On the page, the NCSC provides resources for court personnel who contemplate triage through the lens of case management, which is a critical step towards simplification. Many of the resources cited are repeated here, but be sure to check the NCSC page for updates.
What is Case Triage? Differentiated case management (DCM) is the precursor to case triage as different cases are assigned to different tracks based upon case type and complexity. Case triage is a more aggressive form of case management that involves the court staff and the litigants. By informing litigants early in the process of alternative tracks and processes, the litigant can make the choice as to which method to pursue before the case even begins. Once the case is filed the court can direct the litigant to the best method for efficient case processing.
Why Do Courts Need to Implement Triaging Services? As the number and complexity of cases increases, greater numbers of self-represented litigants are using the courts, and court staffs and services are being cut, case triage is one method to address these issues. Technology can assist courts in informing litigants of the rules, processes, costs, timeliness, and procedures ahead of time so that litigants and courts can make this more streamlined process effective with the appropriate information available to litigants.
Clarke, Tom, Richard Zorza, and Katherine Alteneder. Triage Protocols for Litigant Portals: A Coordinated Strategy Between Courts and Service Providers. State Justice Institute (December 2013).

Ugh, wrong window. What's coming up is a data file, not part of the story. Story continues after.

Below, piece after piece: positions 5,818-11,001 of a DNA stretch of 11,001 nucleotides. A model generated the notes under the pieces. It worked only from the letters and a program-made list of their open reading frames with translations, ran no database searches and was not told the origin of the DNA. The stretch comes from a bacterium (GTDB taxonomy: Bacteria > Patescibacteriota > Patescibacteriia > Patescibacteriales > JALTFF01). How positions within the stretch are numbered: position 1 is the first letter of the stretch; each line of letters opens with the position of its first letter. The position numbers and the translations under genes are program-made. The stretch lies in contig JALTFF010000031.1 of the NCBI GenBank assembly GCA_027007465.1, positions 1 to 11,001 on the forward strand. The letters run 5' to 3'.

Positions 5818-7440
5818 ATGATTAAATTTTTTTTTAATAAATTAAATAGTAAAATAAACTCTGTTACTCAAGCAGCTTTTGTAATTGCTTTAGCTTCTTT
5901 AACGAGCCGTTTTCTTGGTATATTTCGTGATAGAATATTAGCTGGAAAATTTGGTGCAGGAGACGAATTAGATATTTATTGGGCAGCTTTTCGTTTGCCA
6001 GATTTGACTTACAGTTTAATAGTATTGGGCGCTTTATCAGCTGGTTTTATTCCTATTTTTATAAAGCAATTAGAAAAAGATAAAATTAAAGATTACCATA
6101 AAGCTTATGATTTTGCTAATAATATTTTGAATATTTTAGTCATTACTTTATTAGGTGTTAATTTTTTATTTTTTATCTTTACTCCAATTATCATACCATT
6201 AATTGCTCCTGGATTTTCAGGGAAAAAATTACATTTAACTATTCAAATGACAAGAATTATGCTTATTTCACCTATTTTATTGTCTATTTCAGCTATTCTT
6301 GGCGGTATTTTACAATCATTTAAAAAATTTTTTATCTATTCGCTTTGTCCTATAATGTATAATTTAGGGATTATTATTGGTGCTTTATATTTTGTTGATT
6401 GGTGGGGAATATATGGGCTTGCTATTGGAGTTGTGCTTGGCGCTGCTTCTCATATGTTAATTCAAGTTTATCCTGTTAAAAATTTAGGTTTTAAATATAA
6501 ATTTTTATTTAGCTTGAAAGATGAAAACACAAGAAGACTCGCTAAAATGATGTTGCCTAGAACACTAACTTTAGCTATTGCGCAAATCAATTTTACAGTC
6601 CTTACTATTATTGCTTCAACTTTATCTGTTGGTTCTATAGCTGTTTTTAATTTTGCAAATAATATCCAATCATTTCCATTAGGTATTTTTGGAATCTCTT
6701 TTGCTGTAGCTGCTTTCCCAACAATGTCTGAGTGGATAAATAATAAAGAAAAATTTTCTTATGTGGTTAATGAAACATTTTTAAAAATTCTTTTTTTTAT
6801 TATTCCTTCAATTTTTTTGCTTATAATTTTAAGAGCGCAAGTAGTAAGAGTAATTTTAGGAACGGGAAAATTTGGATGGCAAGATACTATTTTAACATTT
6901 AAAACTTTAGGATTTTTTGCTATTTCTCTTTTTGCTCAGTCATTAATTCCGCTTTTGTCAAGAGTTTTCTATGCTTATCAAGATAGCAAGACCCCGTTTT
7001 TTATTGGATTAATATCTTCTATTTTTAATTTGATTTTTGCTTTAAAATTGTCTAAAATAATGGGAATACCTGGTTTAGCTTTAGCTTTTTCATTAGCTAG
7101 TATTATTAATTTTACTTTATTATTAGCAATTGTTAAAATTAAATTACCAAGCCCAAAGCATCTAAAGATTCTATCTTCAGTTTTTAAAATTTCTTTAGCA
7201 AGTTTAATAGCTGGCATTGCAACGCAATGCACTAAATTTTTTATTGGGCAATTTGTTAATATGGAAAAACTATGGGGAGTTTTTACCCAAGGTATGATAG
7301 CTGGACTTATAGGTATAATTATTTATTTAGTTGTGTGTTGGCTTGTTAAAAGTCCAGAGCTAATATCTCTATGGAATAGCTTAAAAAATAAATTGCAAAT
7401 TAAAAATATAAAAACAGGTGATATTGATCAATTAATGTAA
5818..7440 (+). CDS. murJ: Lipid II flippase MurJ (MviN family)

Charn, Jeanne. Celebrating the “Null” Finding: Evidence-Based Strategies for Improving Access to Legal Services. The Yale Law Journal (June 2013).
Zorza, Richard. The Access to Justice 'Sorting Hat': Towards a System of Triage and Intake That Maximizes Access and Outcomes. Denver University Law Review (2012).
Clarke, Thomas M. and Victor E. Flango. Case Triage for the 21st Century. National Center for State Courts, Future Trends in State Courts (2011).
Flango Victor E. Which Disputes Belong in Court? National Center for State Courts, Future Trends in State Courts (2010).
Clarke Thomas M. Possible Implications of the Principles-Based Essential Functions of Courts: A Modest Proposal. National Center for State Courts, Future Trends in State Courts (2010).
Salem, Peter. The Emergence of Triage in Family Court Services: The Beginning of the End for Mandatory Mediation. Family Court Review (July 2009).
Frederick, Loretta. Questions About Family Court Domestic Violence Screening and Assessment. Family Court Review (July 2008).
Salem, Peter; Kulak, Debra; and Deutsch, Robin M. Triaging Family Court Services: The Connecticut Judicial Branch's Family Civil Intake Screen. Pace Law Review. (Summer 2007).